A contemporary artist
who works with photographs and MRI scans.
Catherine Wagner's photography is aimed at showing the wonder locked inside ordinary things. Her work started in the early '80s with conventional photography, focusing on buildings: homes, schools, constructions sites . In 1997, a grant from the San Jose Museum of Art allowed her to expand into the use of magnetic resonance imaging (MRI), opening a new avenue for her explorations.
Her work with the MRI focuses on a variety of objects both human-scale and microscopic. Fruits and vegetables are a favorite subject of hers. Sometimes the results are startling and strange, as with the cross-sections of green onions. Other times, they're a bit predictable and ho-hum, such as the pictures of cross-sectioned corn on the cob.
Among her major works using MRI is Pomegranate, a wall-sized installation consisting of five small images of pomegranates repeated thousands of times. It's eight feet high and 40 feet across, with the images back-lit just as they would be in a lab. From across the room, looks like an array of white dots and rectangles against a black background. Closer up, of course, you can see the repeated pomegranate images.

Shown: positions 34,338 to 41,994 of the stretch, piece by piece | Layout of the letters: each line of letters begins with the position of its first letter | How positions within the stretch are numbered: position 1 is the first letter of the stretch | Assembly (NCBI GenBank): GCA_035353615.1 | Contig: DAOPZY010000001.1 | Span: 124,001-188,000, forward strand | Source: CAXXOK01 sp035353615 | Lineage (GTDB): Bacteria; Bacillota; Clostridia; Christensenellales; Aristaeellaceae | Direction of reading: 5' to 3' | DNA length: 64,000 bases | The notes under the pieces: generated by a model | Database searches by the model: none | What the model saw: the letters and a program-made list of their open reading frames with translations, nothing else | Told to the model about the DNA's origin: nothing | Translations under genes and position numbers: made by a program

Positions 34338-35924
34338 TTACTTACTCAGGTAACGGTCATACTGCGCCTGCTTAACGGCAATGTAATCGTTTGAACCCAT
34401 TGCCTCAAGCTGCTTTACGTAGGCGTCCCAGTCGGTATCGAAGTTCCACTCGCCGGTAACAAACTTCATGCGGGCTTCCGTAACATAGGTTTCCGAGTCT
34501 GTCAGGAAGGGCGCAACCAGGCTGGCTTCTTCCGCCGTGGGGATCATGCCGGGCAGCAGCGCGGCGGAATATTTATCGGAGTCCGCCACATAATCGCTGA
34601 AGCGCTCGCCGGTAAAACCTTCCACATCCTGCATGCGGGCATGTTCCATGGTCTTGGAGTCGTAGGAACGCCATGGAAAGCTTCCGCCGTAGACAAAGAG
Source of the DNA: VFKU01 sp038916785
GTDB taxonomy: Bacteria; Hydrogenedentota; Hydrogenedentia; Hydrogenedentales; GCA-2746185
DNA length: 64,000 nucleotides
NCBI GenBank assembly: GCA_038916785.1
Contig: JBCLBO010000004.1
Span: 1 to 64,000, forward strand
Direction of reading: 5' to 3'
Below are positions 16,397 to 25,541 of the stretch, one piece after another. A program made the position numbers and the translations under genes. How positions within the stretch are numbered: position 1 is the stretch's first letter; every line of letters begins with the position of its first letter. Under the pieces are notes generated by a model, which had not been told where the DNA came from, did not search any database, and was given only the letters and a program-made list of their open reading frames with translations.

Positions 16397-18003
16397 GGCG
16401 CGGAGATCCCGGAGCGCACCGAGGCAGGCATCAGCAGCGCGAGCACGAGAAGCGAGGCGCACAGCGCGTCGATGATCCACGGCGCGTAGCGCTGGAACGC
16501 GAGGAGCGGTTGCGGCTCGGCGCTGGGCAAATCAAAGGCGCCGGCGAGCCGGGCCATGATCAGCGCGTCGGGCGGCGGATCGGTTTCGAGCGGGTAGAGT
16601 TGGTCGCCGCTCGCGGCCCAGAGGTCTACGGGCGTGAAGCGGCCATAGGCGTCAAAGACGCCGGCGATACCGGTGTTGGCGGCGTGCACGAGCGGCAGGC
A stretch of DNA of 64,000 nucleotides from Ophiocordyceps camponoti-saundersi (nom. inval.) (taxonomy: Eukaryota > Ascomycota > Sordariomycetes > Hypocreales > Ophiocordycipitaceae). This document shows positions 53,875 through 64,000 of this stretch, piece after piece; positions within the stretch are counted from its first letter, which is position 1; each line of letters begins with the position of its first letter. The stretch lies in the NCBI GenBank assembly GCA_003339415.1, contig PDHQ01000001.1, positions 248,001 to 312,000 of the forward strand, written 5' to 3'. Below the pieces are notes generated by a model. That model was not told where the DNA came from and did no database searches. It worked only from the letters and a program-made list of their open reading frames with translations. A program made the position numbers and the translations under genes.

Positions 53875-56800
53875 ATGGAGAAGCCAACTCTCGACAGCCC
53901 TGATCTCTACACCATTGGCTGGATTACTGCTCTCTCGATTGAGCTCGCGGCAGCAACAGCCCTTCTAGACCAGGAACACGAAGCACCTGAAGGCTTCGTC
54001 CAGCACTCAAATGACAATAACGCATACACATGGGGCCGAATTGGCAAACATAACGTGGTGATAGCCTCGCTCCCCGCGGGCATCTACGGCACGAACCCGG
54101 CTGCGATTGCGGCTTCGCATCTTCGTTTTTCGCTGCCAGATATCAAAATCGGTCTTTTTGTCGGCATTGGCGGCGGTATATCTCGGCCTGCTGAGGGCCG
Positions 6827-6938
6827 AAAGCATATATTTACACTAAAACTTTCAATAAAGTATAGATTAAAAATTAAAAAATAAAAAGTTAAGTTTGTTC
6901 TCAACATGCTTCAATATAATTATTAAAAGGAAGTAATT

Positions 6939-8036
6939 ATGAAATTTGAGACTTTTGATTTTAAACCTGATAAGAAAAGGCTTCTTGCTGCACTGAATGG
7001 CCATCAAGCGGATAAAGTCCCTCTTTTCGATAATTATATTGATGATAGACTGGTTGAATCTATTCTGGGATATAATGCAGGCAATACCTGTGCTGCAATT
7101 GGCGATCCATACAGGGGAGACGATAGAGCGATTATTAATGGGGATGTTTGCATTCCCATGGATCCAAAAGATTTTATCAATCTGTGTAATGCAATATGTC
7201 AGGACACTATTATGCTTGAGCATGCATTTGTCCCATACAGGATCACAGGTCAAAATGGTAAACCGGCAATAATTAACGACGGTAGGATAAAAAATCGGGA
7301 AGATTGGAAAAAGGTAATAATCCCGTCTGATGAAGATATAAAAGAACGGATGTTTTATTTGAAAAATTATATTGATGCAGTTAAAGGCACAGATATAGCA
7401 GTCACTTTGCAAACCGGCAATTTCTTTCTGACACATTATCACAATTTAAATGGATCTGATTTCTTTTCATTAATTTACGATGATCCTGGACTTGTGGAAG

Much of Wagner's MRI work is based on the research of scientists at Stanford University in California and the Weizmann Institute of Science in Rehovot, Israel. She used their results to pick her subjects, then left them in the MRI machine for long exposures, producing pictures with extremely clear focus.
Wagner was named one of six "Fine Art Innovators" by Time magazine in October 2001. Cross-Sections, a book of her work, was released that month by Twin Palms Press. Since 1978 she has been a professor of art at Mills College in Oakland, Calif.
-- Exhibit at the San Jose Museum of Art, January 2002 (http://www.sjmusart.org)
-- Mills College site: http://www.mills.edu